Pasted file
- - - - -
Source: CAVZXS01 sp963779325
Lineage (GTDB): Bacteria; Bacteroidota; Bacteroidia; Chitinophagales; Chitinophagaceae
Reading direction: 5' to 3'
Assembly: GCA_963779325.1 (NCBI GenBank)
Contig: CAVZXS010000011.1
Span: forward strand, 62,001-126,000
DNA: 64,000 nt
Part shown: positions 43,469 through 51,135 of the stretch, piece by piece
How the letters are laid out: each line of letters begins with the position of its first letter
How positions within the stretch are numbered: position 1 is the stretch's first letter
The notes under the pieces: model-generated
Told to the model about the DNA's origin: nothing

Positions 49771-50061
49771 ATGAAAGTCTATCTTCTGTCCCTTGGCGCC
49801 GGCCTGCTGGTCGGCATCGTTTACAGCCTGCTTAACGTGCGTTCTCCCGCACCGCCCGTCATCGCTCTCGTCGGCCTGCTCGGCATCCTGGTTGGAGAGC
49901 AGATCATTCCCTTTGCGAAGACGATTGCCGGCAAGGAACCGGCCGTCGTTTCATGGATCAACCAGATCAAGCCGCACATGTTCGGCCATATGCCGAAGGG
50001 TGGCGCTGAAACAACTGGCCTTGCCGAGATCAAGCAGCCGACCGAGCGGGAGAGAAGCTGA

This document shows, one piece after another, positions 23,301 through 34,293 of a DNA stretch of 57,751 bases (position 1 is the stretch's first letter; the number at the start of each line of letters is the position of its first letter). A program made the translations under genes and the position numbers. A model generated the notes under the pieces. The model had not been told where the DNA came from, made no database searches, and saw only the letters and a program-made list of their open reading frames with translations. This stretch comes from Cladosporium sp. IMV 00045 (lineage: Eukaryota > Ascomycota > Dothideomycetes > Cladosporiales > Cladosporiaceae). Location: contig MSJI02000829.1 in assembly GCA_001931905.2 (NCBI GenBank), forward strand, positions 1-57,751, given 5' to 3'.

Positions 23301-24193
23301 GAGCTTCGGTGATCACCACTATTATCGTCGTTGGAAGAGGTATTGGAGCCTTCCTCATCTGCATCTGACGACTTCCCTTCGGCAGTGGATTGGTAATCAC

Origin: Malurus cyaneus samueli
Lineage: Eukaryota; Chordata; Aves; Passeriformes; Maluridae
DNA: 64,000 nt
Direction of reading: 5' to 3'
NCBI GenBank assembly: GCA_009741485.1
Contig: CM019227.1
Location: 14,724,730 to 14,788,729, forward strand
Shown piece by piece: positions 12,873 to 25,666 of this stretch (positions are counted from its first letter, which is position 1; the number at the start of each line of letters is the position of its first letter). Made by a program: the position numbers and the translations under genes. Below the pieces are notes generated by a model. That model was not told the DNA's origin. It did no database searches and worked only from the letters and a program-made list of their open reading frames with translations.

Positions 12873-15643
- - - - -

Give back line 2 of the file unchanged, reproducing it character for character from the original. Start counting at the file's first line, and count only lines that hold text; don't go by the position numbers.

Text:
Lineage (GTDB): Bacteria; Bacteroidota; Bacteroidia; Chitinophagales; Chitinophagaceae